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Profits up, Biogen cuts 11% of global workforce

Biogen Idec Inc. CEO George Scangos InterviewBiogen Idec Inc. CEO George Scangos Interview
George Scangos, CEO of BiogenPhotograph by Scott Eells — Bloomberg via Getty Images

Earlier this year, Biogen (BIIB) was the hottest biotech in the business. Today, the company announced it will cut 11% of its global workforce—some 880 employees—and shutter a number of pipeline programs by the end of the year. The Cambridge-based biotech announced its corporate restructuring plans Wednesday morning in an otherwise rosy third quarter earnings report, in which the company beat sales estimates and raised earnings guidance for the year. Revenues were up 11% for the quarter. Profits rose 13%.

CEO George Scangos called the workforce reduction an “extremely difficult” but necessary decision to fulfill the company’s goals. Biogen plans to reinvest the projected $250 million in savings into commercial initiatives—largely the marketing of Tecfidera, the company’s blockbuster multiple sclerosis medication, whose sales disappointed last quarter. Biogen’s stock dropped 22% in July after the company reported lower-than-expected demand for the drug. Biogen is actively working to reverse that with a television advertising campaign and increased sales calls to physicians. It also recently announced the departure of its head of global commercial operations, Tony Kingsley.

Savings will also go to focus on pipeline opportunities. The company has a number of promising drugs in mid- and late-stage development, perhaps most notably aducanumab, a promising medication for early-stage Alzheimer’s patients. Data released in March from early clinical testing of the drug sent Biogen’s stock price soaring to an all-time of high of $480—it is now around $270, partly due to the downdraft in biotech stocks—and was met by unusual levels of enthusiasm from the Alzheimer’s research community. Biogen has begun to enroll patients in a late-stage trial of aducanumab, which Fortune wrote about in April and is the first-ever to both appear to significantly remove the brain plaques associated with Alzheimer’s and to slow cognitive decline in patients.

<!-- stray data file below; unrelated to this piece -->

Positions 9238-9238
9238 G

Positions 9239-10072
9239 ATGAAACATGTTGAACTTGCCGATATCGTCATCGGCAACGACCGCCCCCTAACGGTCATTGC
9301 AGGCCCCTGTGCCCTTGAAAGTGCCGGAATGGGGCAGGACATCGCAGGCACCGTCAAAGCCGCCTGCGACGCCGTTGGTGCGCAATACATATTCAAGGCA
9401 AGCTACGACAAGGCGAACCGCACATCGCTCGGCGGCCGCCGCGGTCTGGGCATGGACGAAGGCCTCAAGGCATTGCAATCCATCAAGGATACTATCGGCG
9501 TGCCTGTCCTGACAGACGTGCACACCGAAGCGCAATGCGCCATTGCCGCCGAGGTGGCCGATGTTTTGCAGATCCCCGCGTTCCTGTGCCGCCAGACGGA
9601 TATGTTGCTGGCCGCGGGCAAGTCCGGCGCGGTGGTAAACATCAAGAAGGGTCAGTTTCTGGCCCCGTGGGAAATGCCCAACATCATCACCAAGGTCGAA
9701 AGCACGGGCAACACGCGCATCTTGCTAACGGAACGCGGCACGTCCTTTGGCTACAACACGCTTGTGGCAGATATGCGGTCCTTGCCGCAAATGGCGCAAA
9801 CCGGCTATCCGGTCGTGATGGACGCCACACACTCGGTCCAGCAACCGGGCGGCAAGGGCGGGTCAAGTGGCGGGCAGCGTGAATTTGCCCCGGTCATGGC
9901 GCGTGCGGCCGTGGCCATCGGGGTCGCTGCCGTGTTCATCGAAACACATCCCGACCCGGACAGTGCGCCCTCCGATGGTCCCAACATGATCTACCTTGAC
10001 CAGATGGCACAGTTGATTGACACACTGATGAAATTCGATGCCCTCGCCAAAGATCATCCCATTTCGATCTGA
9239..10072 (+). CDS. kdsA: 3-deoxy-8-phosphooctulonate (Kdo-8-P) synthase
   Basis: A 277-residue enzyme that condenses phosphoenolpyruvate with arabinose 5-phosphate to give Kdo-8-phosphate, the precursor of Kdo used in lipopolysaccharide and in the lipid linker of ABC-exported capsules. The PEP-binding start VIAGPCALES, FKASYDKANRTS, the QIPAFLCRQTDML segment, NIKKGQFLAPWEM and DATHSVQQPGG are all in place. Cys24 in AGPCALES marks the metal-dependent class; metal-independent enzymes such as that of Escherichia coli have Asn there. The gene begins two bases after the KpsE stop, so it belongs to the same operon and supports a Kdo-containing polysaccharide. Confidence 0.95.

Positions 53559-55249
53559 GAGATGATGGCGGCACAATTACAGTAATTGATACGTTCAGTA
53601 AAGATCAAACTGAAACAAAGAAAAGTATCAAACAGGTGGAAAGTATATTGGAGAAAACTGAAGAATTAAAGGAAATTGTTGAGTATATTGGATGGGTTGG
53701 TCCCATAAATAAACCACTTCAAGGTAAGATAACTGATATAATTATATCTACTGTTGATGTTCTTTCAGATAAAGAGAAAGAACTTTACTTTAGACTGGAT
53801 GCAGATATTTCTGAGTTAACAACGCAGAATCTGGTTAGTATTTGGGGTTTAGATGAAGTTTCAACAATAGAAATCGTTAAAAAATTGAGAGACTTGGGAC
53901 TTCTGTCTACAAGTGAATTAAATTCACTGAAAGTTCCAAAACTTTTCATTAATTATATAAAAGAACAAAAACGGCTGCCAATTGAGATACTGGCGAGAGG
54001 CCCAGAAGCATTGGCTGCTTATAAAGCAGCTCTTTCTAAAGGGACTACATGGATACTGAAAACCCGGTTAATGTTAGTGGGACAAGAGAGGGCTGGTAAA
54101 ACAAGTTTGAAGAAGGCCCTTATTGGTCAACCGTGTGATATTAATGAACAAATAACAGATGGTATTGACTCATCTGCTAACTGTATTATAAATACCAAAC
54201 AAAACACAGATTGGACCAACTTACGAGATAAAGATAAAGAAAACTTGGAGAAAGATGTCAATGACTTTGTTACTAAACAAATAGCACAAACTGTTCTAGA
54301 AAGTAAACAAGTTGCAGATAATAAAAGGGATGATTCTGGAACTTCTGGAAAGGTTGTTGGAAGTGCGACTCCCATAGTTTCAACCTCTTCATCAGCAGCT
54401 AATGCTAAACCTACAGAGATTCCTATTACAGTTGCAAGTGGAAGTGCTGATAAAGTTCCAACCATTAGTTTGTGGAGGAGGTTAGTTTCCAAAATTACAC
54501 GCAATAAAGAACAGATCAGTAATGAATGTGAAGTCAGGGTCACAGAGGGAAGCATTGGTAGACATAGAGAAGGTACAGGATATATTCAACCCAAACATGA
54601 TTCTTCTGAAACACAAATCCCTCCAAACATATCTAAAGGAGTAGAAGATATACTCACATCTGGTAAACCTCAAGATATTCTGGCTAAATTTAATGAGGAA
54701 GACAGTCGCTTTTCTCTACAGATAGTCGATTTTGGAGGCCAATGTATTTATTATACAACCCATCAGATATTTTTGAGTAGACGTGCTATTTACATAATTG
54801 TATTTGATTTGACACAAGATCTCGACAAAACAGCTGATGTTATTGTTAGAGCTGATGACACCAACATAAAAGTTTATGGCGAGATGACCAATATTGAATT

The biotech expects to take a $85-95 million charge next quarter as a result of the restructuring. Among the drug development programs Biogen will discontinue are some of those focused on MS and other immunological diseases.

Biogen may be cooling, but it is hardly struggling. The company expects revenue and profit to continue to grow with increasing patients and cost control measures. Through midday trading, Biogen’s stock was up 2%.